“It has been the most challenging installation so far,” admits the Playable City Award’s Executive Producer, Clare Reddington. Since 2012, Bristol-based Playable City has elicited creative proposals that combine creative technology and urban infrastructure in a way that fosters a more exciting, engaging and livable city through shared playful experiences. Previous winners, Hello Lamp Post and Shadowing, have enabled residents to engage in text conversations with street furniture such as bus stops and postboxes, as well as walk beneath lamp posts that capture shadows and play them back long after their owner has passed. While none of these have been simple to achieve, this year’s project required particularly complex programming that would enable the animals to interact both with the city’s architecture and inhabitants. Luckily, this kind of complex and creative challenge is perfectly suited to Bristol.
As with every Playable City project, LAX had the technical prowess of the Pervasive Media Studio, a whizbang community of can-do creative technologists, to coax the animals into making an appearance. Added to this is George Ferguson, Bristol’s dynamic red-trouser-wearing mayor intent on making the city Europe’s capital of creativity. A former architect, Ferguson is a champion of good urbanism, a fan of doing things differently, and a staunch believer that cities are about people and should feed the mind and soul, as well as the body.
“Bit of an unusual one,” tweeted the local police one late September day; “if anyone has lost a kangaroo in the Dursley area please contact us on 101 and quote incident 462. We have found one!” While these glowing angular animals are designed to infuse wonder, surprise, and joy into the city’s transient spaces, their creators are quick to note that their playfulness is also a tool to achieving something more substantial. Through our interaction with them, Urbanimals invites us to shift our habitual urban behavior patterns. “People might not notice what has changed in their minds immediately, and perhaps after a while they will even forget about the animals,” Grajper says, “but they will remember that they saw the city from different angles and perspectives.” Both LAX and Playable City recognise that the project’s true impact may only reveal itself like a delayed shadow, long after the urbanimals have moved elsewhere. “We’re interested in long-term change,” Dobiesz affirms. “However people perceive the project now is fine. We believe that our approach and goals will be achieved over time.” Now in its third year, Playable City has established roots in Bristol, with a growing body of work and cities such as Tokyo, Lagos, Singapore and Austin wanting joining the conversation. As it continues to playfully question the shape of our cities, its impact will continue to grow, deepen and emerge in unexpected places.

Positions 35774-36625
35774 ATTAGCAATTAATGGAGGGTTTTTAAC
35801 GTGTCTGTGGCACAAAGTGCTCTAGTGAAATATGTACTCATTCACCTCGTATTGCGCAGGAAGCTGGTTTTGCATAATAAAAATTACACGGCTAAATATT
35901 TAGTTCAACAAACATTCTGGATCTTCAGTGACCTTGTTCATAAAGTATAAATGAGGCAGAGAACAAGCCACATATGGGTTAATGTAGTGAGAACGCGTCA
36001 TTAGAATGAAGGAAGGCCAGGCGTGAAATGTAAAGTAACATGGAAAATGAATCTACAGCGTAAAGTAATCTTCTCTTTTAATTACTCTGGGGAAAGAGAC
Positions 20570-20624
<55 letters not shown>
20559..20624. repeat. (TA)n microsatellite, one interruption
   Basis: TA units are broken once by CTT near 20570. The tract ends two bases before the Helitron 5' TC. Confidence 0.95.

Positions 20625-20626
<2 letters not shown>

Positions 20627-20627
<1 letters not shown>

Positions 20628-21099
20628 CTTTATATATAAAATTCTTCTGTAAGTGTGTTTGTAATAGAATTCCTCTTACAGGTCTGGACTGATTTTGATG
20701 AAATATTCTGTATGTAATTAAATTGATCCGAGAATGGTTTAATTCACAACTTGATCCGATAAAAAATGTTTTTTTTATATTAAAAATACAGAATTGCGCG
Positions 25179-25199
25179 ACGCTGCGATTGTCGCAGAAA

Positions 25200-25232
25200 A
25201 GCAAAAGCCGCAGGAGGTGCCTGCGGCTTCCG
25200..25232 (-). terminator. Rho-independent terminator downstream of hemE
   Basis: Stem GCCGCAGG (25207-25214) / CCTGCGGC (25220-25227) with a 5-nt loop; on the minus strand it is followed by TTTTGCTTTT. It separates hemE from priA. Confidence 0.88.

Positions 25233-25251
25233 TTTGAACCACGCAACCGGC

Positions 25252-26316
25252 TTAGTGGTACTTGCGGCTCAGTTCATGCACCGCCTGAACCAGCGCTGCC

Despite being heavy on the feel good factor, the notion of playing our way forward on a city-wide scale is not always an easy sell. “Projects like Hello Lamp Post can be relegated to the category of performance art and left at that,” sniffed one Playable City critic in 2013: “surely, it’s not worth further scrutiny.” Playable City would be the first to admit that play is not the answer to every problem. But to relegate it to performance art overlooks the valuable place it should have in the urban planner’s toolkit. Ultimately play is about inclusion, engagement, collaboration and openness; qualities that are all too often absent in our cityscapes. Projects such as Urbanimals alert people to new possibilities at a scale that they can relate to, inviting them to use them as a springboard for their own plans and ideas. As the ever-astute Jane Jacobs so aptly remarked, “cities have the capability of providing something for everybody, only because, and only when, they are created by everybody.”
until 19 November 2015